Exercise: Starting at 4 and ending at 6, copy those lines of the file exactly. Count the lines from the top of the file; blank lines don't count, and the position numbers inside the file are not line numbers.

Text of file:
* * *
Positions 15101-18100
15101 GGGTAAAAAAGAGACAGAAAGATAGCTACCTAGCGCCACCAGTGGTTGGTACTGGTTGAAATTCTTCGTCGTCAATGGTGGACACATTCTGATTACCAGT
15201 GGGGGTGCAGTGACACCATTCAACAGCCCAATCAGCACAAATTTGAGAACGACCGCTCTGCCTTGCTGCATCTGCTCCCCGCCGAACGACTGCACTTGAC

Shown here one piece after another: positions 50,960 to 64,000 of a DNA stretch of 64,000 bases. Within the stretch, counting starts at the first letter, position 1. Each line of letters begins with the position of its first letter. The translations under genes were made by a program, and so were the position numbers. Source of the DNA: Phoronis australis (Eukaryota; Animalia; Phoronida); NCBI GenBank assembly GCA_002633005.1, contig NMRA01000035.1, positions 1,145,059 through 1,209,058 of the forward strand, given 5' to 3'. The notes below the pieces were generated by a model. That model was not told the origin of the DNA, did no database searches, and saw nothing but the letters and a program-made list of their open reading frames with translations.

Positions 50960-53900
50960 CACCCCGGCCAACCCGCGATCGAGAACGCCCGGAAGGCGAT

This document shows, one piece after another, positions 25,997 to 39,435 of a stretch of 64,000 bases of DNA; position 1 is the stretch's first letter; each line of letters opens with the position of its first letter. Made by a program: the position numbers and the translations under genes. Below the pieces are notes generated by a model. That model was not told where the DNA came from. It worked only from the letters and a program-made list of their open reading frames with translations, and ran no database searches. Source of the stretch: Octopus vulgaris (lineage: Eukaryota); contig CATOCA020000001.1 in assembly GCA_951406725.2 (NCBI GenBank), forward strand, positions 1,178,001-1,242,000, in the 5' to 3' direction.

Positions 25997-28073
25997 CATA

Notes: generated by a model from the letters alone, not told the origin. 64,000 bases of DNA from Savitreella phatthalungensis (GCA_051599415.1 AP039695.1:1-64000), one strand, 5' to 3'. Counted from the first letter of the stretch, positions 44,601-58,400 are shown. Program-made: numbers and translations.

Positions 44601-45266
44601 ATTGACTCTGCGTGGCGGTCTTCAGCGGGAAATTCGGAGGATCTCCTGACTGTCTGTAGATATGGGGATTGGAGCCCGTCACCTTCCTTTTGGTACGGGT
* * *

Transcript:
Shown here one piece after another: positions 50,960 to 64,000 of a DNA stretch of 64,000 bases. Within the stretch, counting starts at the first letter, position 1. Each line of letters begins with the position of its first letter. The translations under genes were made by a program, and so were the position numbers. Source of the DNA: Phoronis australis (Eukaryota; Animalia; Phoronida); NCBI GenBank assembly GCA_002633005.1, contig NMRA01000035.1, positions 1,145,059 through 1,209,058 of the forward strand, given 5' to 3'. The notes below the pieces were generated by a model. That model was not told the origin of the DNA, did no database searches, and saw nothing but the letters and a program-made list of their open reading frames with translations.

Positions 50960-53900
50960 CACCCCGGCCAACCCGCGATCGAGAACGCCCGGAAGGCGAT